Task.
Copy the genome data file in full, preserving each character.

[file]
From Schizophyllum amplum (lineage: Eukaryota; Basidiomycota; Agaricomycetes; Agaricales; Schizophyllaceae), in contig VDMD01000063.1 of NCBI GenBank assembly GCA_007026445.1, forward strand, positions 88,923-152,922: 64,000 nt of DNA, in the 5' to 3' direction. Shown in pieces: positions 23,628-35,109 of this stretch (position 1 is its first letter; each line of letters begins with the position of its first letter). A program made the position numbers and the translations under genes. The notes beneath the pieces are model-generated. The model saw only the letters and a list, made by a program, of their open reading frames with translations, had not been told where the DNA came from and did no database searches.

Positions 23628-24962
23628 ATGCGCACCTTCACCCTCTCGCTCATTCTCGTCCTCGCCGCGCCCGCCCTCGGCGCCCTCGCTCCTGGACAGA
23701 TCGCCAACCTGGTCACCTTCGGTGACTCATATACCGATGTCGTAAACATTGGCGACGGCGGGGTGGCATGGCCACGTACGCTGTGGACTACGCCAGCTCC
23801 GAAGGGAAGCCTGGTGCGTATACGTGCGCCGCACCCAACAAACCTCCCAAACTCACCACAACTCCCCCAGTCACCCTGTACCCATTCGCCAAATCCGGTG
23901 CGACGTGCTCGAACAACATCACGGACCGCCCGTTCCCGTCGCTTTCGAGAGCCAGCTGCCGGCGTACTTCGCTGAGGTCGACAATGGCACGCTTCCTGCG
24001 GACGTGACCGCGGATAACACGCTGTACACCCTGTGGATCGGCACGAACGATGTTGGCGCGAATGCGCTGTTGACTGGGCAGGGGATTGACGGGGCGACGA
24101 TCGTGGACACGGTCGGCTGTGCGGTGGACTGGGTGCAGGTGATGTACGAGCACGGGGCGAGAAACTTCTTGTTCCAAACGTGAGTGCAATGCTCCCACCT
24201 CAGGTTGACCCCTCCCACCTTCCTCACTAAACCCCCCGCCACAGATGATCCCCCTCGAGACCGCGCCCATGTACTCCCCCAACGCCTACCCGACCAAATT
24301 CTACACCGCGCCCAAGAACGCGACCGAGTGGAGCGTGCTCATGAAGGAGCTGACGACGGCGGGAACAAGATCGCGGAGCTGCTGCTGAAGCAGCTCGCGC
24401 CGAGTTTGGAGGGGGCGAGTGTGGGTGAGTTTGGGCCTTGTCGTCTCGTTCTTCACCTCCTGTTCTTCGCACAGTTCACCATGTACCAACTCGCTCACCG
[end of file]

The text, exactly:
From Schizophyllum amplum (lineage: Eukaryota; Basidiomycota; Agaricomycetes; Agaricales; Schizophyllaceae), in contig VDMD01000063.1 of NCBI GenBank assembly GCA_007026445.1, forward strand, positions 88,923-152,922: 64,000 nt of DNA, in the 5' to 3' direction. Shown in pieces: positions 23,628-35,109 of this stretch (position 1 is its first letter; each line of letters begins with the position of its first letter). A program made the position numbers and the translations under genes. The notes beneath the pieces are model-generated. The model saw only the letters and a list, made by a program, of their open reading frames with translations, had not been told where the DNA came from and did no database searches.

Positions 23628-24962
23628 ATGCGCACCTTCACCCTCTCGCTCATTCTCGTCCTCGCCGCGCCCGCCCTCGGCGCCCTCGCTCCTGGACAGA
23701 TCGCCAACCTGGTCACCTTCGGTGACTCATATACCGATGTCGTAAACATTGGCGACGGCGGGGTGGCATGGCCACGTACGCTGTGGACTACGCCAGCTCC
23801 GAAGGGAAGCCTGGTGCGTATACGTGCGCCGCACCCAACAAACCTCCCAAACTCACCACAACTCCCCCAGTCACCCTGTACCCATTCGCCAAATCCGGTG
23901 CGACGTGCTCGAACAACATCACGGACCGCCCGTTCCCGTCGCTTTCGAGAGCCAGCTGCCGGCGTACTTCGCTGAGGTCGACAATGGCACGCTTCCTGCG
24001 GACGTGACCGCGGATAACACGCTGTACACCCTGTGGATCGGCACGAACGATGTTGGCGCGAATGCGCTGTTGACTGGGCAGGGGATTGACGGGGCGACGA
24101 TCGTGGACACGGTCGGCTGTGCGGTGGACTGGGTGCAGGTGATGTACGAGCACGGGGCGAGAAACTTCTTGTTCCAAACGTGAGTGCAATGCTCCCACCT
24201 CAGGTTGACCCCTCCCACCTTCCTCACTAAACCCCCCGCCACAGATGATCCCCCTCGAGACCGCGCCCATGTACTCCCCCAACGCCTACCCGACCAAATT
24301 CTACACCGCGCCCAAGAACGCGACCGAGTGGAGCGTGCTCATGAAGGAGCTGACGACGGCGGGAACAAGATCGCGGAGCTGCTGCTGAAGCAGCTCGCGC
24401 CGAGTTTGGAGGGGGCGAGTGTGGGTGAGTTTGGGCCTTGTCGTCTCGTTCTTCACCTCCTGTTCTTCGCACAGTTCACCATGTACCAACTCGCTCACCG